Lawn Care Tips
September 26, 2018
Lawn Care Tips for the Fredericksburg, Virginia area
“Start from the ground up” – LOCAL SOIL CONDITIONS
Fredericksburg, Virginia is a transitional region where it is too far north for optimum growth of southern grasses and too far south for northern grasses. This does not mean you cannot have a nice lawn. Proper timing is everything. Successful lawn care is obtainable.
Most of us have extremely dense clay with a low amount of organic matter (something previously living such as decomposed leaves). Improvement may be made to the soil by incorporating topsoil and/or compost into the top 4-6 inches.
The soil in this region is generally very acidic (low pH, lack of calcium). Lime is what is used in very large quantities to correct this problem. A soil test is the only way to know your true pH. Undeveloped land may have a pH as low as 5 (7 being neutral). To correct deficiency, multiple applications may be necessary (spaced 3 months apart).
Stop by our store and pick up a Virginia Tech soil sample box. Just follow the directions and send the sample off to Virginia Tech with their required fee. We try to keep sample boxes on hand for your convenience.
Some Basic Keys To Successfully Growing A Lawn
It is important to measure the square footage of your lawn, to know the proper amount of lawn products to use.
Mow your cool season grasses at the highest or next to highest setting. The bulk of your grass roots are the length of your grass blades.
Mow frequently with a sharp blade. Never remove more than 1/3 of the grass blades in a cutting. Removal of more than 1/3 of the blade can “shock” the grass and slow its recovery.
Do not collect the grass clippings, unless clippings are excessive. They add valuable organic matter to your soil. Most of the nitrogen in a grass plant is stored in the tip of the leaf, so why buy fertilizer and then haul it away in grass clippings?
Use a good feeding schedule with slow release fertilizers. Feed heavily in the fall and little or none in the spring.
Aerate (mechanically loosen) the soil once a year. Fall is the ideal time for aerating.
In periods of drought water deeply and infrequently. Water early in the morning so the leaves will dry off before the sun goes down to reduce disease activity. A half an inch of water twice a week is about the right amount. Grass can survive for quite some time without water by going dormant.
When the little guy on the radio is telling you to feed your lawn on Memorial Day, ignore him. He doesn’t live in Fredericksburg.
Annual Lawn Maintenance
Spring – Crabgrass control from March through June with pre-emergent crabgrass control beginning in late March, with a second application in mid-May, and post-emergent selective broadleaf weed control as needed during the growing season. Growing grass is generally a competition for space. Something will almost always grow on bare ground, so keep the weeds out and the grass growing.
Fall – Seeding & Aeration – September through early October are the best times to seed your lawn for full root development. Fall aeration loosens compacted soil and should be done prior to over-seeding. Well planned fall weed control is also worthwhile, but must be done at least 3 weeks prior to planting grass seed.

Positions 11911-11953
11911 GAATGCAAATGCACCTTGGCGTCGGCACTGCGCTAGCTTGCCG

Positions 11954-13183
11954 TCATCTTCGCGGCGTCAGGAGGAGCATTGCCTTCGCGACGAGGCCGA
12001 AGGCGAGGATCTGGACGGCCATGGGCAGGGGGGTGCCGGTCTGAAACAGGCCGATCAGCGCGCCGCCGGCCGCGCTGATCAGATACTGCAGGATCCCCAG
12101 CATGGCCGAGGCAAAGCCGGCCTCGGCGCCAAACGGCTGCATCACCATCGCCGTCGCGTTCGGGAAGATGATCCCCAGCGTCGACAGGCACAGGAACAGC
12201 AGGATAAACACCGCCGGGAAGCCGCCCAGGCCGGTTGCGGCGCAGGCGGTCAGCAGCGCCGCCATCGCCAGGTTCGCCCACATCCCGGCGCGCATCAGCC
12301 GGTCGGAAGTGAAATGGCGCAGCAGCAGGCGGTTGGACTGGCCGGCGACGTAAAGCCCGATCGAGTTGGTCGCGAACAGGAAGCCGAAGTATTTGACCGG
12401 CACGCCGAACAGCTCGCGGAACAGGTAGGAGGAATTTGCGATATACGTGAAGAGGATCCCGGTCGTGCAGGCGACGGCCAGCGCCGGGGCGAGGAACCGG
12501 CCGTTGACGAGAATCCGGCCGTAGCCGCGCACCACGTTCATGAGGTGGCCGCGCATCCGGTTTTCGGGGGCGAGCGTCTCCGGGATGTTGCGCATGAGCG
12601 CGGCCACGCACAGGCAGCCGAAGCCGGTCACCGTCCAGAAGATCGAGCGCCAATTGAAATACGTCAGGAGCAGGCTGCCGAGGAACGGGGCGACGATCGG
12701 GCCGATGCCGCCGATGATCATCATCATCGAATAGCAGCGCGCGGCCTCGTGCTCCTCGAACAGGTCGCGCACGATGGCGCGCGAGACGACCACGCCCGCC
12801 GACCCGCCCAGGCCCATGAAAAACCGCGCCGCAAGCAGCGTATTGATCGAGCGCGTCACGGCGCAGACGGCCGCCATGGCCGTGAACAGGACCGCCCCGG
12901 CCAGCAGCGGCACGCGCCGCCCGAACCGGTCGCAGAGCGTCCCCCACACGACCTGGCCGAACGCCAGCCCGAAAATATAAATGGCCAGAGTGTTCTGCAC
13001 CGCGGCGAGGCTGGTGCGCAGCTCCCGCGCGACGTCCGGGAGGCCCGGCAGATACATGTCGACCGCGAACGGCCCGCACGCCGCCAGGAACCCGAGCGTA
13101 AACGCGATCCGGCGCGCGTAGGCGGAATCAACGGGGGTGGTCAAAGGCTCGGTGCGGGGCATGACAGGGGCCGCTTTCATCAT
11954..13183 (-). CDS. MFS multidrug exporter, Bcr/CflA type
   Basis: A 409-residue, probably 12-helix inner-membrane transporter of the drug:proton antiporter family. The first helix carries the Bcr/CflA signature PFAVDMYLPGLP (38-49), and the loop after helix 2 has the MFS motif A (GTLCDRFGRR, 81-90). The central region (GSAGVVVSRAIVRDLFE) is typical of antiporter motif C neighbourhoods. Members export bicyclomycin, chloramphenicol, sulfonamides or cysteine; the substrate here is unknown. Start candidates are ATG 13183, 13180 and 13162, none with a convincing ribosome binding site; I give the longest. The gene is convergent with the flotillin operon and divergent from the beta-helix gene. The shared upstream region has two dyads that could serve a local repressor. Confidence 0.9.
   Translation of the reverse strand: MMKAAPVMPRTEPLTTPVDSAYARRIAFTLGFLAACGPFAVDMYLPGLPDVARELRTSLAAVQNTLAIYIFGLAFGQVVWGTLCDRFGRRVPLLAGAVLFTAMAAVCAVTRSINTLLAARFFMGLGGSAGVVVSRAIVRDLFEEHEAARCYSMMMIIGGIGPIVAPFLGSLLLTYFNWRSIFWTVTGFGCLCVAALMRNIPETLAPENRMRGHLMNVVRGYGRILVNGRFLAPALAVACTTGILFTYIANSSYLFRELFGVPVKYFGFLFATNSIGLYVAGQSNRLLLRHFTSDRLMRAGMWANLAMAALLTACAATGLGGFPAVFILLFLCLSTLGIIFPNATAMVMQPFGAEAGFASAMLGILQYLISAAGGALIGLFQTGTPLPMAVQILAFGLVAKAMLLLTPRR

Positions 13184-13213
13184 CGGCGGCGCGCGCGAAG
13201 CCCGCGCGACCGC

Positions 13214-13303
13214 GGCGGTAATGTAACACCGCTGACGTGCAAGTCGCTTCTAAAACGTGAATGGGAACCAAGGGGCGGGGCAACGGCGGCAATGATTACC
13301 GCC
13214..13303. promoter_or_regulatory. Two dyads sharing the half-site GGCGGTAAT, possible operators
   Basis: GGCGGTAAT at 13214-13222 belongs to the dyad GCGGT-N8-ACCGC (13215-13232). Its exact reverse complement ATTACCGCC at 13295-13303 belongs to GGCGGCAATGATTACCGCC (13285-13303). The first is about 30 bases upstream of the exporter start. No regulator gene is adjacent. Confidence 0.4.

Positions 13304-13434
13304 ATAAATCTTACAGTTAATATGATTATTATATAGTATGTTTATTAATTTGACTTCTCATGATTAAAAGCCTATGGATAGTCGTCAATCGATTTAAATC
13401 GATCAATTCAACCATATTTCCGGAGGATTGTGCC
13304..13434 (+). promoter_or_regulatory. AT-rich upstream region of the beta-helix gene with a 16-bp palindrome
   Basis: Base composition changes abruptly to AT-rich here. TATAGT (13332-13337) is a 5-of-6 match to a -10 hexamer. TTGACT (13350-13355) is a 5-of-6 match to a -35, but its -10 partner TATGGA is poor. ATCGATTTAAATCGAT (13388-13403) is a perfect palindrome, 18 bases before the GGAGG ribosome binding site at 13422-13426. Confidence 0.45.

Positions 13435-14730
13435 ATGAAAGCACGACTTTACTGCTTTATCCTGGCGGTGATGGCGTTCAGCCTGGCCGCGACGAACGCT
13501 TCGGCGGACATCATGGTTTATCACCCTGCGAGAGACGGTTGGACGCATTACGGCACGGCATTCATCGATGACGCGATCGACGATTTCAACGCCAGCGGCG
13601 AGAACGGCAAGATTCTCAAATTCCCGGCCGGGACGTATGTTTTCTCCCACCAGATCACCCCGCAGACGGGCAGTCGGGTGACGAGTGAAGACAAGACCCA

FEEDING SCHEDULES for cool season grasses such as tall fescue & ryegrasses:
Early September – Full feeding
Mid-October – Full feeding if you have a sports field or want to have a “showcase” lawn.
Thanksgiving – Full feeding. The slow release nitrogen is your spring nutrient.
Use little or no fertilizer in the spring to avoid promotion of diseases.
Use a good quality, slow release fertilizer providing one pound of nitrogen per 1,000 square feet.
Some of our recommended turf fertilizers are:
50 pounds Proscape 10-0-4 for 5,000 square feet of coverage at a pound of nitrogen per 1,000
50 pounds Roxbury Turf Special 16-0-8 for 8,000 square feet of coverage at a pound of nitrogen per 1,000
50 pounds Proscape 32-0-6 for 16,000 square feet of coverage at a pound of nitrogen per 1,000
For fine fescues such as hard fescue and Creeping Red fescue or for warm season grasses such as Zoysia or bermudagrass check with us for a feeding schedule. Their fertilization needs are entirely different than those of tall fescue of ryegrass.
What kind of seed should I use?
Cool season (Northern) grasses consist of Tall Fescues, Ryegrasses, Fine Fescues, and Bluegrasses. Bluegrasses and ryegrasses are less heat tolerant than tall fescues, but they do come in handy in some applications.
Tall Fescues are sun lovers with a good shade tolerance, such as Kentucky 31 and Winning Colors Turf Type Tall . Hundreds of varieties of “Turf Type Tall Fescues” are available. Kentucky 31 is a forage grass, thus it is much coarser than turf types, and is not generally recommended for lawns.
Warm season (Southern) grasses consist of Zoysia grass, Bermuda grass, Centipede grass, and St. Augustine grass. For this region Zoysia and Bermuda grasses are winter-hardy varieties. They enter dormancy from October to May. They are invasive around flowerbeds.
Fine Fescues are hardy for shady or low maintenance areas such as steep slopes. Creeping Red Fescue is good for dense shade.
We also offer a blend of grasses called Roxbury Lawn Grass, which is immensely popular in this region for sunny to partly shaded areas. Use our Roxbury Shade Mix on shady lawns.
Quick Seed Guide
- Roxbury Lawn Grass consists of65% Turf Type Tall Fescue, 20% Perennial Ryegrass10% Creeping Red Fescue and 5% Kentucky Bluegrass
- Full sun – partial shade: Turf-Type Tall Fescue Blends such as “Winning Colors Tall Fescue” featuring varieties on the Virginia Tech recommended variety list.
Dense shade under heavy tree canopies:
- Creeping Red (Fine) Fescue or Proscape Shady blend. Theses grasses don’t do as well in heavy sun or traffic conditions.
- Perennial Ryegrass, will need summer irrigation.